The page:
• All outstanding liens and encumbrances found of record to be affecting the fee or interest mortgaged or to be mortgaged must be shown as proper title exceptions.

  • Has the mortgagor legal capacity to execute the mortgage?

    The general rules in relation to the legal capacity of the grantor are fully applicable to the mortgagor's legal capacity, viz;

    • Joinder of the spouse
    • Minor
    • Incompetent
    • Corporation
    • Partnership
    • Limited Partnership
    • Trust
    • Guardian, executor, personal representative, etc.
    • Pension plan
    • Joint venture
    • Credit union

    In some jurisdictions, the following areas may present very special problems in regard to the mortgagor's capacity, viz;

    • Trustee has not been given the power to mortgage or encumber the property.
    • State, county, municipality or local governmental agency is mortgaging. Is the entity authorized by either state or local law? Any special requirements or restrictions?
    • A bank or savings institution is mortgaging. Is there any statutory prohibition or limitations?

  • Does the lender have the legal capacity to be a mortgagee?

    State law must be reviewed in order to ascertain whether there is any legal impairment, disability or prohibition in connection with the legal capacity or the lender or a mortgagee, viz;

    • Foreign corporation
    • Bank or savings association
    • Partnership
    • Partnership borrowing from a general partner
    • Limited partnership borrowing from a limited partner
    • Joint venture
    • Credit union
    • Pension fund

  • Property Covered

    It is vital that an insurable legal description be the subject matter of the mortgage instrument.

  • Easements

    It is necessary to ascertain the validity of the easement and to comply with all guidelines pertaining to the insurance of appurtenant easements.

  • Leaseholds

    It is necessary to ascertain the validity of the leasehold and to comply with all guidelines pertaining to the insurance of leasehold estates.

  • After-Acquired Property Clause

    Any mortgage arising on property as a consequence of a clause contained in a recorded mortgage extending the lien thereof to property subsequently acquired by the mortgagor is uninsurable.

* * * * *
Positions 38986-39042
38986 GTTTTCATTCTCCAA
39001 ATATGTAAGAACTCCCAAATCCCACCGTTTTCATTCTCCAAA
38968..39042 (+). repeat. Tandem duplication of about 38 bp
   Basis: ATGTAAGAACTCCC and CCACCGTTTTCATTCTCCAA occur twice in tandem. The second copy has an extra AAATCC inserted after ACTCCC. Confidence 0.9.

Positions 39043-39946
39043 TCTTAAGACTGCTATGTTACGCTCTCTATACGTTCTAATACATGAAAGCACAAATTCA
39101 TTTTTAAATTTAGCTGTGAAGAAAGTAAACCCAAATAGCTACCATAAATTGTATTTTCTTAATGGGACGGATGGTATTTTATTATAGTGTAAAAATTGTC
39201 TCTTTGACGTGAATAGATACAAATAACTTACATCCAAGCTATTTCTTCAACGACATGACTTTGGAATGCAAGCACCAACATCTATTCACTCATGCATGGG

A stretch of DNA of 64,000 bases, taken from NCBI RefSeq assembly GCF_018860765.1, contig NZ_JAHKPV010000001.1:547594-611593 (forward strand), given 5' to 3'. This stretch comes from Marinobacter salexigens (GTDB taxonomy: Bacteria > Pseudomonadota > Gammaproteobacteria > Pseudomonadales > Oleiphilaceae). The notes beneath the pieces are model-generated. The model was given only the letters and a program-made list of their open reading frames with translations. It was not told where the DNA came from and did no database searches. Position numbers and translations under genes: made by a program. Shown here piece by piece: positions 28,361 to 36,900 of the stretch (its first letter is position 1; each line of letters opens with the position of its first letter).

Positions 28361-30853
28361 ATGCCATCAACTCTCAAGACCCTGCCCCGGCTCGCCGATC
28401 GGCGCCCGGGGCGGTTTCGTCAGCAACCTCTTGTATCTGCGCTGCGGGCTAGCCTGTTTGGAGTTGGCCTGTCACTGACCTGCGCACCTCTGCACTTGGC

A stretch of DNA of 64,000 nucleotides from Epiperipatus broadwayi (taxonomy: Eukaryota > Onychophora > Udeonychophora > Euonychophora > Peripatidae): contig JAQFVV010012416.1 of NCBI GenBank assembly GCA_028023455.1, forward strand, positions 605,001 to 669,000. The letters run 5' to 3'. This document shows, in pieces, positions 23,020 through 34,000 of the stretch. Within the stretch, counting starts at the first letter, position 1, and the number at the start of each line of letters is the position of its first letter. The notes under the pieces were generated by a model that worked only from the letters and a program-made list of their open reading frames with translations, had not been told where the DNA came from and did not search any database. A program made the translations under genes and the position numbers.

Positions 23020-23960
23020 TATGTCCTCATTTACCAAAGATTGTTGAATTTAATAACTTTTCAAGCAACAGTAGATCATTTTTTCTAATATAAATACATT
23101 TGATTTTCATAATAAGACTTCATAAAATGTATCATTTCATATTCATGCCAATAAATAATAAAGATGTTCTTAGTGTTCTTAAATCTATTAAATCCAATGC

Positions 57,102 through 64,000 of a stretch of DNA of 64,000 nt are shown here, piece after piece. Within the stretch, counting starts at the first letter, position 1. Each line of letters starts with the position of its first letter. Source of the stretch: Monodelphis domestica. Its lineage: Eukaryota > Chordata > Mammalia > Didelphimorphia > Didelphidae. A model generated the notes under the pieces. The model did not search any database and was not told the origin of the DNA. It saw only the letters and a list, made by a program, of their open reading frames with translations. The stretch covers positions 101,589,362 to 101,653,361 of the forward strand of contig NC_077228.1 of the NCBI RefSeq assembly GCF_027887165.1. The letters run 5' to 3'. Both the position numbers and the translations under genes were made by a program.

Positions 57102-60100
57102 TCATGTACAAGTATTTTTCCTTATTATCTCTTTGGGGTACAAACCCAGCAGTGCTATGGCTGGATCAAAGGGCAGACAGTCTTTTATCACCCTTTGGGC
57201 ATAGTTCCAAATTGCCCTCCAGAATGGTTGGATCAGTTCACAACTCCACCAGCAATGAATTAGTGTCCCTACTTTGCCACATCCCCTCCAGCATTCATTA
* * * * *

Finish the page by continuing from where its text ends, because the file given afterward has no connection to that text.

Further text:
• Date of the Mortgage

    Is the title or interest to be the subject of the mortgage vested in the mortgagor at the time of the execution of the mortgage?

  • Description of the Debt

    Does the mortgage describe and identify the debt that it intends to secure?

    If the debt is not adequately described, does state law provide that subsequent mortgages, purchasers, and judgment creditors may acquire rights superior to those of the mortgagee?

  • Form and Contents

    Do the form and contents of the mortgage comply with the pertinent statutory or jurisdictional requirements?

  • Disbursement of the Proceeds

    • Has the full amount of the proceeds been disbursed?
    • Are the proceeds not being disbursed to the mortgagor?
    • Is it necessary to include in the policy a pending disbursement clause?

  • Does the mortgage contain any recital giving notice of interests or encumbrances not appearing of record?

    Proper consideration must be given to any interest or encumbrance not appearing of record but notice of which is disclosed by the mortgage.

  • Miscellaneous Statutory Requirements

    Are there any miscellaneous statutory requirements that need to be complied with?

    • Showing the name of the draftsman.
    • Payment of mortgage tax.
    • Other

    Does the lack of compliance with any miscellaneous statutory requirement invalidate the mortgage?

  • Waiver of Homestead and Dower

    Does state law require that a mortgage on homestead land include a clause releasing and waiving the homestead rights?

    Does state law require that a mortgage signed by the spouse of the mortgagor contain a clause stating that the spouse thereby waives all dower as against the mortgagee?

  • Signature

    Has the mortgage been properly signed by the mortgagor?

    Has the mortgagor's spouse also signed the mortgage?

  • Seal

    Does state law require that the mortgage instrument be sealed?

    If executed by a corporation, has the corporate seal been affixed?

  • Witnesses

    Does state law require that the mortgagor's signature be witnessed?

  • Acknowledgment

    Has the mortgage been properly acknowledged in compliance with state law?

  • Recording

    Has the mortgage been properly recorded in compliance with state law?

  • Recorded in the Chain of Title

    Is it necessary to have the mortgage re-recorded if it was recorded prior to the deed through which the mortgagor acquired the title or interest being mortgaged?

11.28.3

Describing The Mortgage In The Loan Policy

Mortgages and deeds of trust should be identified as clearly and simply as possible. The description should avoid any reference to the terms of the document.